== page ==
The Museum purchased this game in 1982. Actually, The Electric Questioner is not an "electronic" game per se - but rather is a forerunner - an "electric" game. It was made by the Knapp Electric Corporation, Port Chester, New York, USA, between 1928 and 1930. The game's creator, David W. Knapp, was an inventor who marketed battery operated games. It was made during a period of time in which the public was fascinated with the concepts of electricity and communications.
The box lid features a picture of the then communication towers at night. The lid is hinged to the box bottom, and the inside of the lid not only features information about the game and the battery, but also includes the Morse and Continental Telegraph Codes.
The bottom of the box is 24.1cm long x 35cm wide x 5.5cm high and is divided into two compartments. On the lower left side is a battery storage cylinder and metal contacts, and a metal buzzer on a red metal base. On the larger right side of the box bottom are 48 metal projections (attached by a hidden network of wires) over which the question boards fit. Attached to the top of the box bottom are two extended insulated wires with metal tips that radiate from a metal clamp. The clamp can function as a telegraph key. The extended wires are to be used in playing the game.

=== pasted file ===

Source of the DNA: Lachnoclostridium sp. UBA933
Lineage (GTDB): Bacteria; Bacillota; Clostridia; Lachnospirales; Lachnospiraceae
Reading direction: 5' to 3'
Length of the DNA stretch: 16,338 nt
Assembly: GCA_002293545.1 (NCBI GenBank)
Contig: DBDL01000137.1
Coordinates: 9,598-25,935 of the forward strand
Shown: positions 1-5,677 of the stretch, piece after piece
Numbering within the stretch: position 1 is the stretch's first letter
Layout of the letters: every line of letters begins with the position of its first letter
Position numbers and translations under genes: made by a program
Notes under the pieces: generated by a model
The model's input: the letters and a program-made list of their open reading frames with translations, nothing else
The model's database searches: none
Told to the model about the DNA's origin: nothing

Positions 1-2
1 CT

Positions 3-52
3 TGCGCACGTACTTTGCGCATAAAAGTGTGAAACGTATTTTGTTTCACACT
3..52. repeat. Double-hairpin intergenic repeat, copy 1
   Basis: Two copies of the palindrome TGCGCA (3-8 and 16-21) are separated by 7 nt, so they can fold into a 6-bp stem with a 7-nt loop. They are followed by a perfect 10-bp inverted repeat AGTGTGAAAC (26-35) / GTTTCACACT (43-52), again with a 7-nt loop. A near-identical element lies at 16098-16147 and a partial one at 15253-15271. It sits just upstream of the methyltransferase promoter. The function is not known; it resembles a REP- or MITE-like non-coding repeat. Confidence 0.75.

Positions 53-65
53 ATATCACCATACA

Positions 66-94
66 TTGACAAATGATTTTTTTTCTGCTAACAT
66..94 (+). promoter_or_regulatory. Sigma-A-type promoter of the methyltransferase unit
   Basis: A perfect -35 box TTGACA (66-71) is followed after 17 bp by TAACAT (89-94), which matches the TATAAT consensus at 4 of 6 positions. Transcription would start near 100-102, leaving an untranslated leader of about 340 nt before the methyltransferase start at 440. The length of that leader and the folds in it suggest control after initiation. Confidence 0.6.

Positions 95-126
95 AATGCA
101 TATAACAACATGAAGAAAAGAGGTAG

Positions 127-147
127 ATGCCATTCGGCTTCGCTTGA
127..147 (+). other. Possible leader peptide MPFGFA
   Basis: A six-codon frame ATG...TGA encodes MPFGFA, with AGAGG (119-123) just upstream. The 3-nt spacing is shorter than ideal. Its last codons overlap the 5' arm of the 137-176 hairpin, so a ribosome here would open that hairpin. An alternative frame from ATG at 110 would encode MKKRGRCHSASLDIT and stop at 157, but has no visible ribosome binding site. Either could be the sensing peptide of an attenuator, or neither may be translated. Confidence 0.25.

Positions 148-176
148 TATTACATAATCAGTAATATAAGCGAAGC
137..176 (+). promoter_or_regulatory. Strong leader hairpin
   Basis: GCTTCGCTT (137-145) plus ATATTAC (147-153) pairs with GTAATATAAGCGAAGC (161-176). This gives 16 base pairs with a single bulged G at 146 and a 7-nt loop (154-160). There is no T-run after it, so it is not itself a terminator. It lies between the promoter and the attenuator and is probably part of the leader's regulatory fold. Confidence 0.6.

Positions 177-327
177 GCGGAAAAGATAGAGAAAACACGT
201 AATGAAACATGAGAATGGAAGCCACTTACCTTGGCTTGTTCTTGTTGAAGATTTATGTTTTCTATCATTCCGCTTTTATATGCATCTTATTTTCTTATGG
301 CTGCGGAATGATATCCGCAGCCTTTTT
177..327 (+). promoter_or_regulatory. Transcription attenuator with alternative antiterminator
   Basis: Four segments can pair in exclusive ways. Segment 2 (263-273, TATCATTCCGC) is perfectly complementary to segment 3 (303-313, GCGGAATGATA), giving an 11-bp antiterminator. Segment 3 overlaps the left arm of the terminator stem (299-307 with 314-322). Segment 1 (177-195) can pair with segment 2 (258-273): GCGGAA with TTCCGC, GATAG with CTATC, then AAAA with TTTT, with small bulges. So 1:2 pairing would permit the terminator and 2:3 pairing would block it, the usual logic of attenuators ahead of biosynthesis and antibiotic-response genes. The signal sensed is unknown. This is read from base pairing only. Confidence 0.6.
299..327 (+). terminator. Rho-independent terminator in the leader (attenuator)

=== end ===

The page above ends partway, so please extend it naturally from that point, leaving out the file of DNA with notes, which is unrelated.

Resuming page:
15 different game boards (9 in color) 20.9cm long x 26.6cm wide are included in the box. The boards vary in topic and type of content. For example: Robinson Crusoe, Evangeline, Famous Ships of American History, Alice in Wonderland, Life of George Washington, Elementary Chemistry, Biblical Facts, China, Baron Munchausen, and more. Some boards include pictures and text, others only text. All boards have 48 holes, with one hole at each text question or picture. The boards fit over the 48 metal projections in the box bottom. A player takes one of the insulated wires and touches the metal tip to the metal projection next to a text question or picture. The tip of the second wire is then touched to the metal projection elsewhere on the board which the player thinks is the answer to the question. If the player is correct (and the battery is active), a buzzer sounds (as a result of a completed electric circuit). If the player is incorrect there is no sound (no completed circuit), and the player can move the second wire to another metal projection and guess again.
Last update March 17, 2010